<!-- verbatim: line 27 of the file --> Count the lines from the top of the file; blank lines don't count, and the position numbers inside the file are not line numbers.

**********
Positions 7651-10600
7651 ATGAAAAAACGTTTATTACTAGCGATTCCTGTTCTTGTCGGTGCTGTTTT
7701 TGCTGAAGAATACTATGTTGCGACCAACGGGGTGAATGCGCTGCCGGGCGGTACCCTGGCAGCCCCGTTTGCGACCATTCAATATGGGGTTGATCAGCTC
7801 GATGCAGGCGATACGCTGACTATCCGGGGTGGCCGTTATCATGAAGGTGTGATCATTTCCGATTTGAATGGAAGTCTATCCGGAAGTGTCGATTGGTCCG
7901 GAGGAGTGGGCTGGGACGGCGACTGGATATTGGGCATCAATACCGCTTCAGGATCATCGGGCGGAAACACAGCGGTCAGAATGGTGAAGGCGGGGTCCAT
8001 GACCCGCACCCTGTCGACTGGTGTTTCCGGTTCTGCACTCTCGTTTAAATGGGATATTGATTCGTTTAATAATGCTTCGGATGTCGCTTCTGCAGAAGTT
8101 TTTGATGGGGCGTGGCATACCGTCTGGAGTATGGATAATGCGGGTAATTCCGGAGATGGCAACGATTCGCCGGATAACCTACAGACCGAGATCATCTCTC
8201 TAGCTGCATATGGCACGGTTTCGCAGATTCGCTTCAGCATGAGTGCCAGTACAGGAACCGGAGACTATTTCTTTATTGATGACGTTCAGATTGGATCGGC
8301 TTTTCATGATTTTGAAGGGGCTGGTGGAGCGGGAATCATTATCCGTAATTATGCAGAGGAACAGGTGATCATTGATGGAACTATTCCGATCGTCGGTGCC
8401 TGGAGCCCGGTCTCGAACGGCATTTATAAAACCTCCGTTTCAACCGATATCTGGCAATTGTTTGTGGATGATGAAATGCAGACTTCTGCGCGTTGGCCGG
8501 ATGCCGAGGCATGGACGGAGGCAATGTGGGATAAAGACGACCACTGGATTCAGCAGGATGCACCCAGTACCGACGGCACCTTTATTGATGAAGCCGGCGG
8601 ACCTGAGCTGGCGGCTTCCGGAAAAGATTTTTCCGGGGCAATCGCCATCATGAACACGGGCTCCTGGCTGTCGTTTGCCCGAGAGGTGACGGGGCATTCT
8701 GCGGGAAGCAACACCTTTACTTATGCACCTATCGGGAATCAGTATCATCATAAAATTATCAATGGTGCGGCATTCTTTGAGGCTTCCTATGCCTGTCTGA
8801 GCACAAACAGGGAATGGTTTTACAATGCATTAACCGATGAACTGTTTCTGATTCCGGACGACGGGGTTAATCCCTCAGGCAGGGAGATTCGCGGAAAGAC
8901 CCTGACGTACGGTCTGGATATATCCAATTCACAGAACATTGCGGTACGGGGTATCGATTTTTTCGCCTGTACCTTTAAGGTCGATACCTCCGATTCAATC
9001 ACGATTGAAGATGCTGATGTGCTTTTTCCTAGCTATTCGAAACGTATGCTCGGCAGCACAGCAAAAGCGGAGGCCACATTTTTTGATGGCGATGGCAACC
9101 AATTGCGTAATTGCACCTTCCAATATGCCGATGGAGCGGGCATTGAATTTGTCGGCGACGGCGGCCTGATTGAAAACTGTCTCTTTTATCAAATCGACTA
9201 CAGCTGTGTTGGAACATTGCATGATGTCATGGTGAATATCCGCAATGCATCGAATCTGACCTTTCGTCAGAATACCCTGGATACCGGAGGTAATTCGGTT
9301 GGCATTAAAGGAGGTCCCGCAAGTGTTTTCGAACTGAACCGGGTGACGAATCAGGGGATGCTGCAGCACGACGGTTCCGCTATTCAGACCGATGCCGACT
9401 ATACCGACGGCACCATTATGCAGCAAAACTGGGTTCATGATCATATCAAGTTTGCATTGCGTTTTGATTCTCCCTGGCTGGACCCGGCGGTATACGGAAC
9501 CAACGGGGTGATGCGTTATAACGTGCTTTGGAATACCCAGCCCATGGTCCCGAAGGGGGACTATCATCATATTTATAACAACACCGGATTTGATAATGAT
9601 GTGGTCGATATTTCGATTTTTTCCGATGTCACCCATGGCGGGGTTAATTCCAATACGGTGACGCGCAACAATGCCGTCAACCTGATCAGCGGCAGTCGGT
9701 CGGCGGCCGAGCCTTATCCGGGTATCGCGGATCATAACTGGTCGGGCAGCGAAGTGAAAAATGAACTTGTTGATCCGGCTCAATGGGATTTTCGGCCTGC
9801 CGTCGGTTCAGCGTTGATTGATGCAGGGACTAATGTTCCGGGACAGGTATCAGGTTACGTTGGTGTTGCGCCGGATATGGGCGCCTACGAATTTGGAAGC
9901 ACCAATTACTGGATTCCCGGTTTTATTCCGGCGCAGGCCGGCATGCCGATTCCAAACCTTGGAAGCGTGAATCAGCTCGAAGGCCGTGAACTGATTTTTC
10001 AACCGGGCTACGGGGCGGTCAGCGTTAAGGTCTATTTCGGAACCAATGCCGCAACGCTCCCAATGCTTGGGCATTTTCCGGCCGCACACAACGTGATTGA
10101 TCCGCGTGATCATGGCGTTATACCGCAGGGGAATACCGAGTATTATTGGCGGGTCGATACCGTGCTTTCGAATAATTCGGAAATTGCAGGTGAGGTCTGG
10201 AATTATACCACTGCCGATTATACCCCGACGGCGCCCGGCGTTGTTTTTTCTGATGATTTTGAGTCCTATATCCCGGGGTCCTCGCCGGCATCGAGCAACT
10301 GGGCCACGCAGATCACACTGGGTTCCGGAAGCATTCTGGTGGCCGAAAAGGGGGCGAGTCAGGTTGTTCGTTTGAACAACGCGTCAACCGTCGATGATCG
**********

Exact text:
10101 TCCGCGTGATCATGGCGTTATACCGCAGGGGAATACCGAGTATTATTGGCGGGTCGATACCGTGCTTTCGAATAATTCGGAAATTGCAGGTGAGGTCTGG